First Lady decries high levels of undernutrition among children

BY: Rebecca Quaicoe Duho
Mrs Rebecca Akufo-Addo in a handshake with Dr Yaw Yeboah, Council Chair, GHS.  Those with them are from  (left): Mr Niyi Ojuolape, UNFPAS, Mr Kwaku Agyemang Manu, Minister of Health, and Dr Nsiah Asare, Director General, Ghana Health Service.
Mrs Rebecca Akufo-Addo in a handshake with Dr Yaw Yeboah, Council Chair, GHS. Those with them are from (left): Mr Niyi Ojuolape, UNFPAS, Mr Kwaku Agyemang Manu, Minister of Health, and Dr Nsiah Asare, Director General, Ghana Health Service.

The First Lady, Mrs Rebecca Akufo-Addo, has described as horrifying the situation where less than 15 per cent of infants between six and 23 months get the dietary variety and feeding frequency that are appropriate for them.

According to her, undernutrition and stunting were still unacceptably high in the country because few children received nutritionally adequate and safe complementary foods with regard to their age.

The First Lady made the observation when she opened the maiden national Maternal, Child Health and Nutrition Conference (MCHNC) 2018 in Accra.

The theme of the three-day conference is: “Strengthening partnership for achieving Universal Health Coverage in Reproductive Maternal, Newborn, Child and Adolescent Health and Nutrition.”

“On a personal level, my passion is driven by the belief that investing in the nutrition and health, especially of children and mothers, is one of the best investments we can make to enhance economic growth, eliminate extreme poverty and reduce inequality,” she stated.

Reducing burden

The First Lady called on participants to focus on the core agenda of the conference — that is reproductive, newborn child health and nutrition- which are major health concerns, saying: “Let us also be reminded that the effective management of proven interventions and programmes is a sure way to reduce the prevailing burden of maternal, newborn and child illnesses and deaths.”

According to her, as gains were being made in child survival, “we equally need to ensure that they thrive.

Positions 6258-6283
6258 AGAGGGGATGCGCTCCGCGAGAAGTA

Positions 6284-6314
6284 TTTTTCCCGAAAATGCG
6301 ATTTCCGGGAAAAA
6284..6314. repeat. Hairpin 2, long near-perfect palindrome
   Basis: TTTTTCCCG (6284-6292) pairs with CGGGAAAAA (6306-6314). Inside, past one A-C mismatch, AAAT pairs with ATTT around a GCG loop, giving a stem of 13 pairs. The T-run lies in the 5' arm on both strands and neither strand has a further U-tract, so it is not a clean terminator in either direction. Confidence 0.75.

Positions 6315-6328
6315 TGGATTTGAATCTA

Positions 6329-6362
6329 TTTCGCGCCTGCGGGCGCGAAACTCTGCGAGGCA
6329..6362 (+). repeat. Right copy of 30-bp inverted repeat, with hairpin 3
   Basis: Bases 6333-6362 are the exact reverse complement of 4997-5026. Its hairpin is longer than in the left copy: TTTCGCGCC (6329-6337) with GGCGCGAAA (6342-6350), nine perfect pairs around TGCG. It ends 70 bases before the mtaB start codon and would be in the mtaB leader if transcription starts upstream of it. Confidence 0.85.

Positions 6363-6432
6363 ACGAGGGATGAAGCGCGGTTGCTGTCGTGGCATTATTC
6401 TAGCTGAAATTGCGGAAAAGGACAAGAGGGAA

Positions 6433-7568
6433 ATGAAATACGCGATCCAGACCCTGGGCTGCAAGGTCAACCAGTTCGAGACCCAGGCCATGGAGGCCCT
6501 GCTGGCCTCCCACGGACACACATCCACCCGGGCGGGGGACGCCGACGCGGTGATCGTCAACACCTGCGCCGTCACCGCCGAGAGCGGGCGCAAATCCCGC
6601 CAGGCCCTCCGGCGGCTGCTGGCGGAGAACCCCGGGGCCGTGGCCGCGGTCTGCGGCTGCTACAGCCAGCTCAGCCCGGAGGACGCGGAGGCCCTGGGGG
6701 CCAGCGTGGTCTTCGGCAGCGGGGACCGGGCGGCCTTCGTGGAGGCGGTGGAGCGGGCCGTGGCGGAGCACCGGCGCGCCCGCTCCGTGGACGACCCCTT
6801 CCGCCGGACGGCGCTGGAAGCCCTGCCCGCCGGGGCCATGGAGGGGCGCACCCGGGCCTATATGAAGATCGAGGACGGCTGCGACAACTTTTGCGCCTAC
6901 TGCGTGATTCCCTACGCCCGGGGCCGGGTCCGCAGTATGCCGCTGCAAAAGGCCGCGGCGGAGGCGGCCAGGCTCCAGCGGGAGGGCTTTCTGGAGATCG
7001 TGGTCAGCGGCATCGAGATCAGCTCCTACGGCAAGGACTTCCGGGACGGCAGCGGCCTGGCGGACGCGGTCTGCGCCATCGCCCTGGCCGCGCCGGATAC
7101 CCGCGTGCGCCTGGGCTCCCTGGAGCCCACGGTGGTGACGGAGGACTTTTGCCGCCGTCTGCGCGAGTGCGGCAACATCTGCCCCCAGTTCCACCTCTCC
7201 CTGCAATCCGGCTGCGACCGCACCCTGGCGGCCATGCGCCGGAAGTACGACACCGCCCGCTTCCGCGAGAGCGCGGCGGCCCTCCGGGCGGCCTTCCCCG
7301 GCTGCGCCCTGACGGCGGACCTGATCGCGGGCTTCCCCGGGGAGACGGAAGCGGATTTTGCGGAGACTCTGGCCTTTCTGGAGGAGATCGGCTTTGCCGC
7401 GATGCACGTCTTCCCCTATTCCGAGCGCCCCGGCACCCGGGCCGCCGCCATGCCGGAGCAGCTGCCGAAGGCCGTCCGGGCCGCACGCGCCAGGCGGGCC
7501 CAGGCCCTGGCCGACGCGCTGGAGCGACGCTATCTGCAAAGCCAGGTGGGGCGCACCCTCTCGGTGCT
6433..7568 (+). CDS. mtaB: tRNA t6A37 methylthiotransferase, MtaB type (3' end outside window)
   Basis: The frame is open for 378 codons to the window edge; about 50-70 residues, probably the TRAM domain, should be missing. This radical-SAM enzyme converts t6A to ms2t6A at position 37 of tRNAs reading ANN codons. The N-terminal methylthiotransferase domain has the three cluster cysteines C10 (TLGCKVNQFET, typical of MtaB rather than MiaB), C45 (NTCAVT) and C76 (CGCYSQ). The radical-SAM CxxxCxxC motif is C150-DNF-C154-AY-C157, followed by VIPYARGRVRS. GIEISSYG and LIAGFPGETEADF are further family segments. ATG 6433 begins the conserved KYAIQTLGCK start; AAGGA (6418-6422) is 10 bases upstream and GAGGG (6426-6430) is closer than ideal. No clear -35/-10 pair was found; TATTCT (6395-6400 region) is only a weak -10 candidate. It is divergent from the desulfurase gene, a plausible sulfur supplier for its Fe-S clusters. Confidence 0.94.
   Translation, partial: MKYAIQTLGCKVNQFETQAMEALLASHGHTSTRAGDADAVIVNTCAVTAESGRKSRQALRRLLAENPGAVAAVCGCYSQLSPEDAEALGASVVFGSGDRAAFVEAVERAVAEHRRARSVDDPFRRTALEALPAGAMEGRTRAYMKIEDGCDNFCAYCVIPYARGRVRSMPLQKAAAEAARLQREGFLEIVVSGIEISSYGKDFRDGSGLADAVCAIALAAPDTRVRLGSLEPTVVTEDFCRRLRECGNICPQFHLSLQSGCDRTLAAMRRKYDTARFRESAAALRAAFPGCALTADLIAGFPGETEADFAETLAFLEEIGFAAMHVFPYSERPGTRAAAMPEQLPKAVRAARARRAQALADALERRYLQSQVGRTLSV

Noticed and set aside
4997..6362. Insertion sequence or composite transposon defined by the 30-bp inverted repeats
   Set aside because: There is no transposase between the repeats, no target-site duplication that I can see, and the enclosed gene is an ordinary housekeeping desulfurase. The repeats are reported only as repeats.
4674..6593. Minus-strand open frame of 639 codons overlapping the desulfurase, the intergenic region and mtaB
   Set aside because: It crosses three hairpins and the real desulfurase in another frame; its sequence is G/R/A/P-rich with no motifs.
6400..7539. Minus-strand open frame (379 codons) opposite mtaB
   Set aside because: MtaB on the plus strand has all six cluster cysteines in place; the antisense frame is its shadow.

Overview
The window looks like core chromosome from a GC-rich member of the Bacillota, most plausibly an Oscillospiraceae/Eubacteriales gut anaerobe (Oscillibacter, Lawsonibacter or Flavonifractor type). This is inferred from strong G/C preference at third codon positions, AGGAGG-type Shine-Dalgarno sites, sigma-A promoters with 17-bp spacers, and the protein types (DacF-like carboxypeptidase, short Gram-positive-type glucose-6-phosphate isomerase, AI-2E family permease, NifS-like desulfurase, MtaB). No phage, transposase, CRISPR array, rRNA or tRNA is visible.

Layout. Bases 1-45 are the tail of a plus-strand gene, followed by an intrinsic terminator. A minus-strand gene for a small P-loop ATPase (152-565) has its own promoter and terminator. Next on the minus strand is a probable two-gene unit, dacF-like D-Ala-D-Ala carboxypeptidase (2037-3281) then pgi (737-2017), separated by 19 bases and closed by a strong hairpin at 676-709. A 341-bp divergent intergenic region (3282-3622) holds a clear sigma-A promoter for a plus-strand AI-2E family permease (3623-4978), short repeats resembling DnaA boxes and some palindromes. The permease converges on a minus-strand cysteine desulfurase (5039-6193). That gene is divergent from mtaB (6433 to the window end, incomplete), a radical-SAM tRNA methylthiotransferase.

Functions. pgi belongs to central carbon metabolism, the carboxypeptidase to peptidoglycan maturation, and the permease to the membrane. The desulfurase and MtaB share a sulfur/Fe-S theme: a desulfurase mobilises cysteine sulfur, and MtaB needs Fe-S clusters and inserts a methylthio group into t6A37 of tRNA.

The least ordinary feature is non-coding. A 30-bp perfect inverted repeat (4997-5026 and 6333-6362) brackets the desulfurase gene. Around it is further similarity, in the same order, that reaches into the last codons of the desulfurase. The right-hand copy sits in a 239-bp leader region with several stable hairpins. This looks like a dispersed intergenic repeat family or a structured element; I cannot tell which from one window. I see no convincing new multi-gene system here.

We need to seriously consider all issues relating to the important subject of early childhood development; a necessary consideration if every Ghanaian child must not only survive, but be provided everything needed to ensure their total physical, emotional and cognitive development.”

She said although the coverage of services to vulnerable groups such as antenatal care, access to skilled care during delivery and babies being put to the breast immediately after delivery had increased considerably, there was still a large number of children, young adolescents and women who continued to die or live with disabilities mostly from preventable causes, noting that there was a lot more work to be done.

Building partnerships

Mrs Akufo-Addo also called for increased partnership and coalition among stakeholders, stating that: “One of the most valuable lessons I have learned working with two foundations, the Rebecca Foundation and the Infanta Malaria Prevention Foundation, is that we can only be effective when we build partnerships and coalitions.”

She called on participants to focus on innovative ways to form partnerships with the private sector in a win-win way to improve the infrastructure and logistics needed to improve access for all.

The Minister of Health, Mr Kwaku Agyeman Manu, in an address, said although progress made in the health sector was not at the desired pace, “I believe that with the commitment also shown by the international community and opportunities created by various health fora such as this and through our collective resolve, Ghana will achieve the targets of Sustainable Development Goals well before the 2030 targeted time”.

In a welcome address, the Director General of the Ghana Health Service (GHS), Dr Anthony Nsiah-Asare, said reducing maternal and child mortality remained a top priority for the service as the prevailing 319 per 100,000 deaths alongside stagnating newborn mortality rates in the last decade was simply unacceptable.

“The quest to reduce maternal and child mortality remains a top priority for the service and I believe that at this time of our development, we need transformational approach to healthcare delivery,” he added.

According to him, increased emphasis on accountability in health care was the way to go as the healthcare industry continued to move towards a more value-added system that delivered better quality care at a more affordable cost.

The Country Representative of the United Nations Population Fund (UNFPA), Mr Niyi Ojuolape, in an address, commended Ghana for the positive strides it had made in the areas of maternal and child health care.